By the time we get here, to the season finale, it feels very much like a series finale. It ticks all the boxes: bringing back as many old characters as it can, giving conclusions to long dangling storylines, recreating moments from the series premiere, making a definitive statement about what this journey has all been about, and (for good measure) blowing up the sets they won’t be needing anymore.

Doing all this makes “Lian Yu” feel less like the climactic finish to this season’s story arc, and more like a whole bunch of things happening because they’re things you wouldn’t want to end the series without doing. If this were just another season finale, it would feel unnecessary to cram an already overcrowded episode with Slade and Oliver reconciling, Nyssa and Talia facing off, Malcolm for once being a good father to Thea, or Oliver getting to be a father to William at all. But they’re crucial here, because they serve as tribute to everything Arrow had been for five years, and to give the series the send off it deserved.

Of course, this wasn’t the series finale of Arrow. Even at the time, everyone knew there was going to be a Season 6 – that’s why there wasn’t rioting over the everyone-dies-in-an-explosion cliffhanger. And when Arrow did finally end in Season 8, it took much the same looking-backward/paying-tribute/seeing-how-far-we’ve-come approach … except bigger, with even more returning characters, revisiting the past in more literal ways than Season 5 ever could have dared, and having the entire final episode just be everyone reminiscing over Oliver and their time together.

That leaves “Lian Yu” in an odd spot, where it’s crafted like a series finale, but isn’t, and gets outshone by the real series finale three years later. Still, if a show’s going to run for 170 episodes, I suppose it can afford to devote more than one of them to nostalgic retrospection, and this ep does that mighty fine.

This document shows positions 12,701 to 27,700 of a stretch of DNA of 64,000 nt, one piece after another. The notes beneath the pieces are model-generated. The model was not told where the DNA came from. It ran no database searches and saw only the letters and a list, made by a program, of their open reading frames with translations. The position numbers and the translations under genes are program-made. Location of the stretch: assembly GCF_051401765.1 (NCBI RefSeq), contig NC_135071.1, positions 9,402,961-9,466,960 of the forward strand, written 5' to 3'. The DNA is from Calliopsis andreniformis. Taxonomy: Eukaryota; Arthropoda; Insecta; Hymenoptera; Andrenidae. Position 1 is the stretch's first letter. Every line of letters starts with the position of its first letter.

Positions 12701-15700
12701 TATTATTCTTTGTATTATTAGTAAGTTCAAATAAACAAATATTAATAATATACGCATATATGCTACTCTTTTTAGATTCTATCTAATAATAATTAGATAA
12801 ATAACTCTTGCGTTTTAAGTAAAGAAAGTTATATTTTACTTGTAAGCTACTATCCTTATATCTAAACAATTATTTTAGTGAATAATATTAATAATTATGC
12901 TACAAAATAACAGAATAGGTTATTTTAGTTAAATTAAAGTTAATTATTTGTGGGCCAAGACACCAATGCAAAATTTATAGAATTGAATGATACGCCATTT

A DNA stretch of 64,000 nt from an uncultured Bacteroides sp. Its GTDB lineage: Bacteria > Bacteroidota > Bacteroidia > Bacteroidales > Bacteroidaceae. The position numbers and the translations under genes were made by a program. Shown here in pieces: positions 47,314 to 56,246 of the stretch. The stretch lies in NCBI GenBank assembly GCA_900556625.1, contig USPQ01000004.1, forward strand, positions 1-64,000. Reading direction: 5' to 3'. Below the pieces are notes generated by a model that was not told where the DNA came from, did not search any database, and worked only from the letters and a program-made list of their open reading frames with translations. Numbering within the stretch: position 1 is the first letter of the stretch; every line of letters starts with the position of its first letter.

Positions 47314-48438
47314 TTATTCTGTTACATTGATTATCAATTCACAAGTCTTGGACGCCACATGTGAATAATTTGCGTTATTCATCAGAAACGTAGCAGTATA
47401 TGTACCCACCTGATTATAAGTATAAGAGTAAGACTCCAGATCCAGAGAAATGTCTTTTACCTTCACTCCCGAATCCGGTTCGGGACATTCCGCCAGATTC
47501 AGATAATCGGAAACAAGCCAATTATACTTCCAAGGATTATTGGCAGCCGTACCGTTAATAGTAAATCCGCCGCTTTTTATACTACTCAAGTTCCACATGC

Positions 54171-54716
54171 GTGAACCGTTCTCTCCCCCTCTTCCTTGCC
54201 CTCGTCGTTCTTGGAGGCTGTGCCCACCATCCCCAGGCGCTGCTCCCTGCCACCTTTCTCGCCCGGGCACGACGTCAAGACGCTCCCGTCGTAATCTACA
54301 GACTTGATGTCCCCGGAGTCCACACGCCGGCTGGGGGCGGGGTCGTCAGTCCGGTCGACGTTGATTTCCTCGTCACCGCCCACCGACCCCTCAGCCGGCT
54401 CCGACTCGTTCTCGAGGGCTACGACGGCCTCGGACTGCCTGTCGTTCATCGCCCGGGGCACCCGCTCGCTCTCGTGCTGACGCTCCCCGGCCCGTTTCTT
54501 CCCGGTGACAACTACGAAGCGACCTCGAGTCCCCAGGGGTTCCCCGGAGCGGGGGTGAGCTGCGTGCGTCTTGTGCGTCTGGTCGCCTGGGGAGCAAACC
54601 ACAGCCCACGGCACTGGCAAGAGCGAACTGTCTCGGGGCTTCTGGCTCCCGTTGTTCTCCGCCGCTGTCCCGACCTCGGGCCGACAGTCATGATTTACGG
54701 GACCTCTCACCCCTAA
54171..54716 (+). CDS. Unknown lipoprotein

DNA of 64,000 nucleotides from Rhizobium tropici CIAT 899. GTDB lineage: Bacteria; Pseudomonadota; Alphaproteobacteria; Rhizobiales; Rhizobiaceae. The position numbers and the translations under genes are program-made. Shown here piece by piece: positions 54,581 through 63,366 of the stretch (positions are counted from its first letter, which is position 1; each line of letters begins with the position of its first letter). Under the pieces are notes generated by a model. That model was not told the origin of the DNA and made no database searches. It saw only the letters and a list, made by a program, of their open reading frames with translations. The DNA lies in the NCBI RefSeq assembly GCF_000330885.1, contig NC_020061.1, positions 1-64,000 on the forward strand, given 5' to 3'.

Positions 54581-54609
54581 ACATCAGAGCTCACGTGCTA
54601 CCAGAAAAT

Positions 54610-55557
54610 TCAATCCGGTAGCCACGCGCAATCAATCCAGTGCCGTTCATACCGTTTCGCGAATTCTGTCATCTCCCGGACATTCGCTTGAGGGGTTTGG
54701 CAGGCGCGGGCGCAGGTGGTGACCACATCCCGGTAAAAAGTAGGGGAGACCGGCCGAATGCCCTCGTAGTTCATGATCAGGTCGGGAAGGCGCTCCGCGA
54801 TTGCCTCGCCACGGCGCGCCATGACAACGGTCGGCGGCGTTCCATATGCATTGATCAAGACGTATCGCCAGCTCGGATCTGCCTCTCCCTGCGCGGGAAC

Stray Observations:

  • A big part of making all this work within the story is the villain, Adrian Chase (a.k.a. Prometheus). Unlike previous Big Bads, who Arrow tried to make fully fleshed out characters, Chase’s backstory and inner life were always an afterthought – they’re there, because as a human being, Chase must have reasons for what they do, but it’s not where our focus is put. No, Chase functions as a pure spirit of malevolence, someone who exists solely to torture Oliver over their past, and will go to any lengths to make Oliver’s torment as poetic as possible. As such, the show can easily justify the climax taking place on a location so thematically important to Oliver, and involving everyone Oliver cares about, because Chase is exactly the sort of guy who would orchestrate things that way.
  • It’s amazing that, while Nyssa has never had too terribly much to do on Arrow, didn’t appear at all this season until the end of the previous episode, and had no prior scenes with Talia to inform their dynamic … the Nyssa vs. Talia confrontation is still so damn good. Katrina Law just brings so much charisma to the part – also, continuing to call Oliver “husband” never gets old.
  • Regarding Arrow not planning out its storylines in advance: when they filmed the pilot episode, I really doubt the plan was that, in-universe, Oliver was wearing a fake beard and wig when they were rescued, and had only been back on the island a couple days.
  • The flashback storylines always had the feel of a grimy, straight-to-video action thriller. So there’s perhaps no more fitting way for them to end than a fight with Dolph Lundgren.
  • But perhaps a more emotionally affecting ending: Susanna Thompson returning for all of one minute as Moira Queen, doing nothing but talk on a phone, and absolutely stealing the show.

Question of the Week: What’s your favorite Arrowverse cliffhanger?